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Why big company machinations lead to creative reviews

We noted yesterday the incidence of creative account reviews, their increased expense and that many of them didn’t actually seem to lead to much advertising.

We’ll they’re at it again: Center Parcs is reviewing its business out of Brothers and Sisters (B&S is repitching) following its purchase 18 months ago by Canadian oufit Brookfield Asset Management (many PE companies are required to review all big contracts every three years by their investors) while Max Factor, which used to be synonymous with a certain type of Mad Men advertising (below), is reviewing its global business at Leo Burnett after 20 years. Max Factor was one of 43 “speciality beauty” brands Procter & Gamble recently sold to Bart Becht’s go-go Coty empire.

Private equity owners are one reason why brand-building as we used to know is becoming a lost art. Their aim is to buy a company (usually from another PE outfit), spruce it up a bit (usually by cutting costs including marketing and advertising), leaving someone else (another PE company most likely) to pick up the pieces. It’s billion dollar pass the parcel.

In the case of Coty chairman Becht (formerly CEO of Reckitt-Benckiser) reckons he can save $750m costs annually, much of this will be marketing costs although sourcing etc will also be a big number. If he’s right it doesn’t say much for P&G’s stewardship of the brands but, in his time at RB, Becht made a fortune for both himself and the company by being faster on his feet than household rivals P&G and Unilever.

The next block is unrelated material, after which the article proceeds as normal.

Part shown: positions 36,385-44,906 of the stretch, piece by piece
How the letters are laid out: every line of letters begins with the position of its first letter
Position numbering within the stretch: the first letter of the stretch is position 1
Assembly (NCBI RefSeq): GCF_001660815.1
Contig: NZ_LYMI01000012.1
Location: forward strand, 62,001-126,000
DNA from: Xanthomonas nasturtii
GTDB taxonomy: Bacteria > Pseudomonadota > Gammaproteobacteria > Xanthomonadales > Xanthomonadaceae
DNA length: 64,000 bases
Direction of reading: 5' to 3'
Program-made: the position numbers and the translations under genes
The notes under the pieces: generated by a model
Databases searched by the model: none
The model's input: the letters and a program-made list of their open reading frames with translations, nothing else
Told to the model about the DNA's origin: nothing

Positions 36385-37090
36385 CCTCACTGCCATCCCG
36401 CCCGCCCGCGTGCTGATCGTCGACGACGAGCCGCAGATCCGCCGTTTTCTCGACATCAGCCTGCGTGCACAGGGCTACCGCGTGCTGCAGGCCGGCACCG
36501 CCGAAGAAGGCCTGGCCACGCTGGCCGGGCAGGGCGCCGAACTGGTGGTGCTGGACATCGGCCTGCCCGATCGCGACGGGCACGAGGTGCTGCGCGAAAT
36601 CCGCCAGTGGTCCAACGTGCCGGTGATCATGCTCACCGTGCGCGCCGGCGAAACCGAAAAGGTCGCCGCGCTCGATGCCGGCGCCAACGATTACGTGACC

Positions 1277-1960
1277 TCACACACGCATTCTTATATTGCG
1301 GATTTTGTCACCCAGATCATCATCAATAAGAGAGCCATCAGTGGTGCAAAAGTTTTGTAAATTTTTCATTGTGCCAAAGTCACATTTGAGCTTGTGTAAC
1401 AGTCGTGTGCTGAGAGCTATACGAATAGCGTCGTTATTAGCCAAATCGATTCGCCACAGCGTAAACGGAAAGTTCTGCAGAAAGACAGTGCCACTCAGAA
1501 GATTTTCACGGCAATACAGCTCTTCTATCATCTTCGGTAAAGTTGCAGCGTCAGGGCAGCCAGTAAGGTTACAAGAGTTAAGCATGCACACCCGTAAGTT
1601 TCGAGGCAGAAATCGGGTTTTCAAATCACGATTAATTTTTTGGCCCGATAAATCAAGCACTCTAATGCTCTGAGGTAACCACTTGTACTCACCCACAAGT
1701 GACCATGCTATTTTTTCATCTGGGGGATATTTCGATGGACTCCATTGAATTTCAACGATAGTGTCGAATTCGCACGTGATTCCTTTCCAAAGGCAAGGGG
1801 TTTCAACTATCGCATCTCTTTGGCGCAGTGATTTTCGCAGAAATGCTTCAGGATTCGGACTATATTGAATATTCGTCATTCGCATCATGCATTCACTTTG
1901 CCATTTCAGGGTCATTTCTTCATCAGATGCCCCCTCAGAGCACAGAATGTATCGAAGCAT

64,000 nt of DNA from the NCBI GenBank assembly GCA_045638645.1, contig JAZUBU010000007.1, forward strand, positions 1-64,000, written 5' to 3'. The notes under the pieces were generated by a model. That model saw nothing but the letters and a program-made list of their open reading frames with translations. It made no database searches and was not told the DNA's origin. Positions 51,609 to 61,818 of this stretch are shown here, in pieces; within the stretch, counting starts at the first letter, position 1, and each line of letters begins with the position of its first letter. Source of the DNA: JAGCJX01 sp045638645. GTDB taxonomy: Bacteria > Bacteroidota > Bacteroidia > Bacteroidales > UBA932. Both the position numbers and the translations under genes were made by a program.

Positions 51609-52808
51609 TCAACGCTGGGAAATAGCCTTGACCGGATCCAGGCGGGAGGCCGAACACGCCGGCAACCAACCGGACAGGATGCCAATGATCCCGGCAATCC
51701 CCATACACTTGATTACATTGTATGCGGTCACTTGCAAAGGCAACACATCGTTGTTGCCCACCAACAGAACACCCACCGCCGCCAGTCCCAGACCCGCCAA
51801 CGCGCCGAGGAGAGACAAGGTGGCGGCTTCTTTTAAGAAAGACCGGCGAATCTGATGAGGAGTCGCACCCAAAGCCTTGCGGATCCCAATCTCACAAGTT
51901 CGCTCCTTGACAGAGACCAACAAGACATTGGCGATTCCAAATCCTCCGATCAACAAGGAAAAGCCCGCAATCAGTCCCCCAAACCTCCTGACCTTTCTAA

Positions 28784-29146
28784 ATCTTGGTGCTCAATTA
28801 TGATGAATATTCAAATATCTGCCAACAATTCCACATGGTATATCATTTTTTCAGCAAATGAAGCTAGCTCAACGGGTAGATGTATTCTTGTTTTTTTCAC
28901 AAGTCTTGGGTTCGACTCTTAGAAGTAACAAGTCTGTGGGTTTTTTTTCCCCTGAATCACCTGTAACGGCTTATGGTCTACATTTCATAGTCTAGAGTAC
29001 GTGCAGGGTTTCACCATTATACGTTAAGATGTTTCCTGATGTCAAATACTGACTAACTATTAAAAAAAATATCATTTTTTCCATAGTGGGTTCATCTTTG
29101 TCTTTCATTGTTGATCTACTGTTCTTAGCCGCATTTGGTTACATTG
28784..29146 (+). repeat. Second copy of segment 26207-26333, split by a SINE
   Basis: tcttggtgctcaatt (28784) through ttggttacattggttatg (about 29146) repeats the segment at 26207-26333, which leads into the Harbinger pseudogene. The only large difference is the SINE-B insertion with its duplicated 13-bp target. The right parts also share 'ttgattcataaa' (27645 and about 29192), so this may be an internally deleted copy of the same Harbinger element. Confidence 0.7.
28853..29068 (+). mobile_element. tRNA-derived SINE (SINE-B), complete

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Big companies are always trying to slash agency fees and the like (P&G is trying to save $500m year on these) presumably at some cost to the quality of work. But their marketing budgets still balloon as they pour billions into social media and the like in the attempt to be part of a possibly elusive global “conversation.” Interestingly one of the first moves by the new-style Coty was to buy digital media specialist Beamly, possessor of its own platform it seems, to try to get a grip on this.

Some agency stands to win big from Coty although the cost screw will be on. The company appointed Anomaly, which was recently voted Ad Age’s Agency of the Year, to handle its Sally Hansen brand globally. That may be a clue.

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About Stephen Foster

Stephen is a former editor of Marketing Week and London Evening Standard advertising columnist. He wrote City Republic for Brand Republic and is a partner in communications consultancy The Editorial Partnership.
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